*** This review may contain spoilers ***
This movie was partially filmed in my home town so there was a natural
curiosity to see the finished product after watching portions of the
I am going to try and give a basic review without adding spoilers for those who have followed the book series or my fellow neighbors that will be compelled to see this film.
There was a lot of potential with the story line. The acting by Debbie Reynolds and the street-walkers were the acting highlights. The lead actress (Heigl) was disconnected from the role, the lead male(O'Mara) was not utilized fully by the director? screen play?. The villains non-threatening and lacking ( John Leguizamo could have made a much needed positive impact on the film if they would have actually given him more than two scenes).
Overall the movie misses in the following ways: 1) Heigl was not convincing in the lead role. She was flat and failed to develop any interest or depth in character. 2) The plot was so predictable it was not even deserving of a place on a Made FOR TV line schedule. 3) I did not care for any of the characters nor the entanglements they were in.
The plus side:
1) Debbie Reynolds was great! 2) Sherri Sheperd ....great!
I would wait for this film to come to late night television so you could at least enjoy those extended length infomercials between bits of the movie.
If you haven't read the book you MIGHT like the movie. If you've read
and loved the books this movie leaves a lot to be desired.
I suppose the MAIN part of the plot is the same but the details are scrambled or in some cases completely left out. Maybe I'm in the minority but a lot of the really funny stuff in the book was in the details and these parts got lost in the translation to the big screen. There was nothing too extreme in the book that might not have fit in the PG-13 rating so why did they change so many things? It was like the added more dialog in places and took out the fun and exciting stuff. Time shouldn't have been the reason either because the movie ran only an hour and a half - if they'd gone for two they could have had a much better (and closer to the book) adaptation.
I didn't care for the casting. Lula, Connie, and Vinnie matched the book descriptions of the characters fairly well but everyone else was off. It was like the casting director didn't read the book.
I'm disappointed because I had high hopes for the movie. I won't be buying the DVD or going to any sequels. Really, I think they'd have been better off to cast all unknowns that FITTED the characters and stuck to the plot from the book - it would have had a better shot.
The trailer would remind you of the forgettable The Bounty Hunter
starring Gerard Butler and Jennifer Aniston with the former being the
titular character whose target happens to be his ex-wife, having them
bicker and run from various misadventures together. Reverse the roles
in order to have a female bounty hunter going after an ex-boyfriend,
and the stage is set for more of the same, no? Not quite. One for the
Money has a lot more going for it, predominantly being a film written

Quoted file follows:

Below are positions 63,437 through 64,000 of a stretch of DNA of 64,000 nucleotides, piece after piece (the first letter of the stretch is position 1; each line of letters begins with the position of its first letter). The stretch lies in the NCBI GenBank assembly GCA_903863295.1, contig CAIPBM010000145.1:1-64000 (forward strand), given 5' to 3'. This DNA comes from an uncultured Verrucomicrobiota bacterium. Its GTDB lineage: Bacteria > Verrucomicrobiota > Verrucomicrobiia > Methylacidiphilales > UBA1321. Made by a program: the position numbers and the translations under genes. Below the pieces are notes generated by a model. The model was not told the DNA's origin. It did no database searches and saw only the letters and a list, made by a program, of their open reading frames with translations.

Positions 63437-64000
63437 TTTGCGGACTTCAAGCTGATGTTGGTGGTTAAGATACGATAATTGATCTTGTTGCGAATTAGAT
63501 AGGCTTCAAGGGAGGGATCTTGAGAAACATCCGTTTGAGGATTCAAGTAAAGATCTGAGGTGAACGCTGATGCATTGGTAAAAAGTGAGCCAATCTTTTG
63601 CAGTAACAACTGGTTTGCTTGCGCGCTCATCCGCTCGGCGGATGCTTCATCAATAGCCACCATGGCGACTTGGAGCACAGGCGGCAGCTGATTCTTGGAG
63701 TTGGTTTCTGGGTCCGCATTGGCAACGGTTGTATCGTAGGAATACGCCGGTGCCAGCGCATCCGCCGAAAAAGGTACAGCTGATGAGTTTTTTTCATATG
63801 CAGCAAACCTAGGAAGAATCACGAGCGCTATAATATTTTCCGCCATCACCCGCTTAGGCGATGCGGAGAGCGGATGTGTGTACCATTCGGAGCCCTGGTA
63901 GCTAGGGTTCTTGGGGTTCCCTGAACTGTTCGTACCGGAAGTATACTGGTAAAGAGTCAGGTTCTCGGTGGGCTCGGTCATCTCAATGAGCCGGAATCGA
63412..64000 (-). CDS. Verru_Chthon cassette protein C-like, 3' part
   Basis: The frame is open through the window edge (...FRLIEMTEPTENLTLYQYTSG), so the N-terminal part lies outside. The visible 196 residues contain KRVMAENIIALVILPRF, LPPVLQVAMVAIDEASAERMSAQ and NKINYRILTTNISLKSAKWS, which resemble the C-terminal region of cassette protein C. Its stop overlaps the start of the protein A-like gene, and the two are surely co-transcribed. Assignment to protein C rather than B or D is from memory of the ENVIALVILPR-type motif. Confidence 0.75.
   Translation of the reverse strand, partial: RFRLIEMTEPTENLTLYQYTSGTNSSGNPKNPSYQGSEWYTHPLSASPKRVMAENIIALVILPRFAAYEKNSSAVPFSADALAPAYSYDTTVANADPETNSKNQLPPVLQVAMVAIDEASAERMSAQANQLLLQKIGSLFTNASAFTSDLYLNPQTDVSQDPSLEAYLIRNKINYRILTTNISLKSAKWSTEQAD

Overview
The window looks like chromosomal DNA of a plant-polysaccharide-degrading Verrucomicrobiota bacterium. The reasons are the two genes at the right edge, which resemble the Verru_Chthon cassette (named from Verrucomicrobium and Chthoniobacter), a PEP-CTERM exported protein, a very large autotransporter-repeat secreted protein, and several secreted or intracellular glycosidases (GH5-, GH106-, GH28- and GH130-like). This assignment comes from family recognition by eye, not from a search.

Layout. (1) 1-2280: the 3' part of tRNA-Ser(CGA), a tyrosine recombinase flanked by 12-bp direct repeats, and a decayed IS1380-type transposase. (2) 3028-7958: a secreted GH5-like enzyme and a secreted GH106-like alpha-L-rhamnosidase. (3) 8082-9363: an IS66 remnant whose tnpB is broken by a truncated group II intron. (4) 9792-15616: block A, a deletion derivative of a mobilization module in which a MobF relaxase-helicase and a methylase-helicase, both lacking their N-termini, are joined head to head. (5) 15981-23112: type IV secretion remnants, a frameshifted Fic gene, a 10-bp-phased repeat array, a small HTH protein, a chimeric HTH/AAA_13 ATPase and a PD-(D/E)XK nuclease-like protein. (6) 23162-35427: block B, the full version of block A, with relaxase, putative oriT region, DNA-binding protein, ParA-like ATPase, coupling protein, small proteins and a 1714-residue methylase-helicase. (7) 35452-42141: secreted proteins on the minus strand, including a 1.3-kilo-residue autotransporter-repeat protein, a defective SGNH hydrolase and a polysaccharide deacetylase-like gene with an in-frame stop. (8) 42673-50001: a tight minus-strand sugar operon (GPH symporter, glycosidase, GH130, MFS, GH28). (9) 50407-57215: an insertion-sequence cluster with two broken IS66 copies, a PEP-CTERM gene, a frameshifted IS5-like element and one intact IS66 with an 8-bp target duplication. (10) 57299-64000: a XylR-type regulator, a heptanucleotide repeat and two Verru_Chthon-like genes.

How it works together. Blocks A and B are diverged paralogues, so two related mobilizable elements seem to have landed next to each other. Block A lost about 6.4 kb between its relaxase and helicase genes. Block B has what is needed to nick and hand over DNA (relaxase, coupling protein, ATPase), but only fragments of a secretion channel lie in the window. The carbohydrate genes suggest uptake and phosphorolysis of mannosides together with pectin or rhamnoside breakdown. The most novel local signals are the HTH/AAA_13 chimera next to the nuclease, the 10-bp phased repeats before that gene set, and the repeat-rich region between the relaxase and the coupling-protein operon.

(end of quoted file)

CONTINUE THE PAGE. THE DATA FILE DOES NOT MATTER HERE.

by and made by females for its intended audience, and being an engaging
flick chick that wonderfully encapsulates a whodunnit.
Katherine Heigl seems to be on a successful roll on celluloid, and is in her element here in this romantic action adventure comedy as lead character Stephanie Plum, a rookie bounty hunter drawn to the profession only because she's desperate for a job to pay off impending bills. An ex-lingerie model, we follow her transition from girly girl to a somewhat tough cookie ready to hold her own in her cousin's business, where an added incentive is to hunt down and bring in her ex-boyfriend Joe Morelli (Jason O'Mara), a cop wanted for the gunning down an unarmed felon.
Yes one would expect the usual laughs coming from her inexperience in a new field, her constantly being outwitted by slier opponents in the big bad town of Trenton, New Jersey, and having that pitch perfect sexual charisma with her mark since they share a common romantic history before in their youths. But to my surprise One for the Money has a little bit more depth in its story than I would have imagined, playing out like a mystery with a crime at hand to solve, with Stephanie stumbling her way from fact to fact, interacting with various interesting caricatures who don't bore, and plays out exactly like an 80s private detective film of old in spirit.
Written by Stacy Sherman, Karen Ray and Liz Brixius off the well received novel of the same name by Janet Evanovich, this probably accounts for a lot of female-centric focus on elements in the storyline, as well as director Julie Anne Robinson's ability to center this very much like a chick flick, wrapped around an old fashioned whodunnit. I mean, only in a story with an attractive female protagonist would you have other females in the story either old, or matronly, and having not one but two hunks - Morelli and fellow alpha-male bounty hunter Ranger (Daniel Sunjata) - involved at the crossroads of her life. Plenty of characterization goes into the lead character of Stephanie Plum, and Heigl brings a certain sass to the role, with little street smarts that cover for her lack of experience in the field.
Granted the mystery doesn't quite play out with that kind of tension and suspense as one would expect from a true blur genre film, but it does enough with its slight touch and managed to keep interest afloat. While there are 18 novels to date in the series of Stephanie Plum's adventures in bounty hunting, with each novel title starting with a number / numerically related, reality is that any subsequent film will have to rely on how much this makes at the box office. My bet is that it'll likely be something quite modest with a potential of 17 more films made only if Heigl wants to be stereotyped (if not already) or typecast. Still, One for the Money sits above average on the entertainment scale, and can be recommended fare if you'd give it a chance.
I just saw the movie. I admit, I do not go to the movie theatre very
often, but this was worth the money. It is a soft comedy movie and I
thought both the script and the delivery were performed very well. My